Coventry University’s internationally renowned Serious Games Institute, who are based at the Technology Park, has been working with researchers in Belgium and the Netherlands on a new ‘treatment’ to help children with ADHD (attention deficit hyperactivity disorder) and results of the research trial have shown a significant improvement in children’s behaviour.
The treatment comes in the form of an Internet based game, called ‘Plan-It Commander’ which the research showed helps players develop skills to cope with daily life challenges, in particular, time management, organisation and social skills. Testing of the game involved 170 children, mostly boys, aged between eight and twelve years old. Parents and teachers of the children were asked to fill in questionnaires about the children’s behaviour, their capacity to concentrate on tasks, self-control and other factors, before and after ten weeks of playing the game. The results showed that the children with ADHD who played Plan-It Commander for ten weeks, around three times a week, alongside their usual treatment, was found to have significantly improved behaviour in the real world as reported by parents and teachers.
Pamela Kato, Professor of Serious Games at Coventry and co-author of the study, explained: “We were happy that the game proved to be helpful to young children with ADHD in addition to their current clinical treatment. While having fun playing the game, the research showed that they were improving daily life skills known to be important at school and also in their social lives.”
Lead author of the research, Kim Bul, joined the Serious Games Institute at the start of April this year, having previously been at the Yulius Academy (scientific department of Yulius Mental Health Care) and University of Applied Sciences in Rotterdam.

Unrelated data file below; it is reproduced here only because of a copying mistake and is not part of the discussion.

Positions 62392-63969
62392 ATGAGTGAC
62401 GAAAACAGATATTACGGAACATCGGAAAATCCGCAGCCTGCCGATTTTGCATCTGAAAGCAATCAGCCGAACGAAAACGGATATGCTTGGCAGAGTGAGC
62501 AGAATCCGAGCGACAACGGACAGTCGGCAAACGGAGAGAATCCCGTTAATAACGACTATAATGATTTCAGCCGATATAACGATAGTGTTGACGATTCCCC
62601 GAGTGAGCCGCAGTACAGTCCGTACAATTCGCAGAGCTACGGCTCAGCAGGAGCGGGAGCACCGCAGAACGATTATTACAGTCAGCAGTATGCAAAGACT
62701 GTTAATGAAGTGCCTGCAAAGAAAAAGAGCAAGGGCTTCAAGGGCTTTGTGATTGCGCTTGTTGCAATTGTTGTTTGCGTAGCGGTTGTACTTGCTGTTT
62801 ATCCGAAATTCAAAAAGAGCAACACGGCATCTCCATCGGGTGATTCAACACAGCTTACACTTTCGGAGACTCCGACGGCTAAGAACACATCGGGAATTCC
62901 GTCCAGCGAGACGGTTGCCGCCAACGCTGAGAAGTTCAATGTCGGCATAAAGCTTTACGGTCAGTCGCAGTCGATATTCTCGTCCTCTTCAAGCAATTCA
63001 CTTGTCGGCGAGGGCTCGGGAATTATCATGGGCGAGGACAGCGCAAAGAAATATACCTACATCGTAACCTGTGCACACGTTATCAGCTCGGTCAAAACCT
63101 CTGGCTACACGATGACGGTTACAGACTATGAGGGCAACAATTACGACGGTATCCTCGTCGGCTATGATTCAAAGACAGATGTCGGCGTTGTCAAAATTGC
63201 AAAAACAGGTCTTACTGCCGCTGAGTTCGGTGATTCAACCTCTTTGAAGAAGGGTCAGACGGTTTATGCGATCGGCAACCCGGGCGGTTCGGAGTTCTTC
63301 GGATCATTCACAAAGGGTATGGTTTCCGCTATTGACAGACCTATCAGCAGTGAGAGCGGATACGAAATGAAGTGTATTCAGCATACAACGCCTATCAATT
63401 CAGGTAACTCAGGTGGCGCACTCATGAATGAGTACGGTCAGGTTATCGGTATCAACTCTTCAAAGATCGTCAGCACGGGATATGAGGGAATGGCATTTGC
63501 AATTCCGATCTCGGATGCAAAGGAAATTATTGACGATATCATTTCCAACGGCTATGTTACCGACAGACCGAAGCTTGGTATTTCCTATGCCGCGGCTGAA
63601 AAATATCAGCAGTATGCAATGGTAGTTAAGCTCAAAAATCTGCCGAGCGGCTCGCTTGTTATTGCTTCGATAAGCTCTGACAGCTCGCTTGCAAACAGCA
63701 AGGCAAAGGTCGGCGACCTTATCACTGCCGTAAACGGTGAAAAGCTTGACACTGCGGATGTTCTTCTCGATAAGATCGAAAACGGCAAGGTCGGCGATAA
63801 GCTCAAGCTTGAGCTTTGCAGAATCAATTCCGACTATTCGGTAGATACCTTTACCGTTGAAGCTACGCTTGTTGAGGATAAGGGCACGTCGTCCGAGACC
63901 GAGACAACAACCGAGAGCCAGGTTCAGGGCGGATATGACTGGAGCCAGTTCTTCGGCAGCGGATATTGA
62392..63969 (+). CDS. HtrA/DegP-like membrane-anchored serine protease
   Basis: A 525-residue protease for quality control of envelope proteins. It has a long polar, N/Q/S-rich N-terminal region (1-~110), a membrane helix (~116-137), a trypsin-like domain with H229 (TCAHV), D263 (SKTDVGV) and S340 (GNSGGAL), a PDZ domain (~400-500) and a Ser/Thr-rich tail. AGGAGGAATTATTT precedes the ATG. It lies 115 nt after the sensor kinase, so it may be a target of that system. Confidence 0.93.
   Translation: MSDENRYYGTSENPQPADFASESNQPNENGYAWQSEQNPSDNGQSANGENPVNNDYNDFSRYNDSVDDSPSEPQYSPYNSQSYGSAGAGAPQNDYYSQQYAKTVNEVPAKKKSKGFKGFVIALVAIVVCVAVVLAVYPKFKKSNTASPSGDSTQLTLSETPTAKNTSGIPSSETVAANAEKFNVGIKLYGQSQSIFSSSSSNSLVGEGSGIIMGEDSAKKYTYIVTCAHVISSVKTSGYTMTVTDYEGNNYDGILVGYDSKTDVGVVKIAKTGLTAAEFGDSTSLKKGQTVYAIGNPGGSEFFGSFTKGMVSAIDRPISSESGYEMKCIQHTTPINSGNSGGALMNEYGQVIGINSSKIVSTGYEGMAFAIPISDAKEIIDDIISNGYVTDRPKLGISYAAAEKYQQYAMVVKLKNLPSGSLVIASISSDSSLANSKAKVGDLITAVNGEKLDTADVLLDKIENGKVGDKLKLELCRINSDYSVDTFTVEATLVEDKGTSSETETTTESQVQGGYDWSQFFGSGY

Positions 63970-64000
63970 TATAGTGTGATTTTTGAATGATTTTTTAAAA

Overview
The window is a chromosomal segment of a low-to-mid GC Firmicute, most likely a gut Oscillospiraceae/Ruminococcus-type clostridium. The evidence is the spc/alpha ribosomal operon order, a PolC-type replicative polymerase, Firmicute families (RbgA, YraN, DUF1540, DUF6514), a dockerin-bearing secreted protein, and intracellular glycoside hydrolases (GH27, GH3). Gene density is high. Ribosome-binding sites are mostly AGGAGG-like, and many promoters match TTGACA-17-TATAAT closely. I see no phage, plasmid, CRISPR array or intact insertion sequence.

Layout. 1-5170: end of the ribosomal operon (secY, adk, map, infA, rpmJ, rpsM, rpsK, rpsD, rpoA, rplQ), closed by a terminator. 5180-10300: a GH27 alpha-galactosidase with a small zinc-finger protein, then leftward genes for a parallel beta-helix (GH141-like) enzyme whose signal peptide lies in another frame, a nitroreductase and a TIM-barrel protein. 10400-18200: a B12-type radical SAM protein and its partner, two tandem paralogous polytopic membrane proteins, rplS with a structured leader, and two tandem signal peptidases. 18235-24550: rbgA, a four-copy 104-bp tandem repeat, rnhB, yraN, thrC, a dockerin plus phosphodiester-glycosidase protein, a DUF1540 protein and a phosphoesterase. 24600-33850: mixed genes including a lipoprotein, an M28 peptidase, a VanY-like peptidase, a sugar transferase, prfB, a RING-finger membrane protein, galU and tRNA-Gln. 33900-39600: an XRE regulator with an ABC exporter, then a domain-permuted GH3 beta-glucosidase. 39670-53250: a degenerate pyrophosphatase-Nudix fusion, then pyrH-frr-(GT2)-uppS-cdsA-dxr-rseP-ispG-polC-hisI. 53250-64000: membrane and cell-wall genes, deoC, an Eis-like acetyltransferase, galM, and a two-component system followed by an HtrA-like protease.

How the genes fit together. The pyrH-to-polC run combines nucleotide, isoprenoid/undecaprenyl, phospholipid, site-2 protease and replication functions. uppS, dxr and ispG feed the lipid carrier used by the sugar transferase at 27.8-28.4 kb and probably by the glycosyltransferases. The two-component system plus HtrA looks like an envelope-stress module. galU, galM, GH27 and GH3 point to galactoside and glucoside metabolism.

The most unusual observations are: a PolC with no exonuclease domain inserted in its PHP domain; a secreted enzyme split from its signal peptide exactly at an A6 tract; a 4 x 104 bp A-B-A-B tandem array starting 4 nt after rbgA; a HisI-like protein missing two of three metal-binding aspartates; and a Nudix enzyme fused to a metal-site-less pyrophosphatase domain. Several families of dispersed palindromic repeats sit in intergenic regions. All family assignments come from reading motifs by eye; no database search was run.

Commenting on the new appointment to the Institute, Prof Kato welcomed Kim to the team saying: “We are delighted to welcome Kim to continue her research with us here in Coventry. The work she had been doing in the Netherlands is very exciting and fits in well with the strategic Serious Games research agenda we are pursuing in the UK.”
Results of the trial of the game were published in the Journal of Medical Internet Research (JMIR) in February and concluded that use of the game could “…offer easy, accessible home treatment intervention for children with ADHD.”
Looking forward to working in Coventry, Kim Bul said: “My personal ambition is to combine clinical research and project management skills into projects that are related to health care and technology. I hope to contribute in making serious gaming more evidence-based by performing well-designed research. The field of mental health care is a challenging one, because integrating technology asks for a different mind-set. It is important to set up research that is valuable for practice, involves the target-users and values collaboration. The Serious Games Institute is a new dynamic working environment pushing health care to the next level.”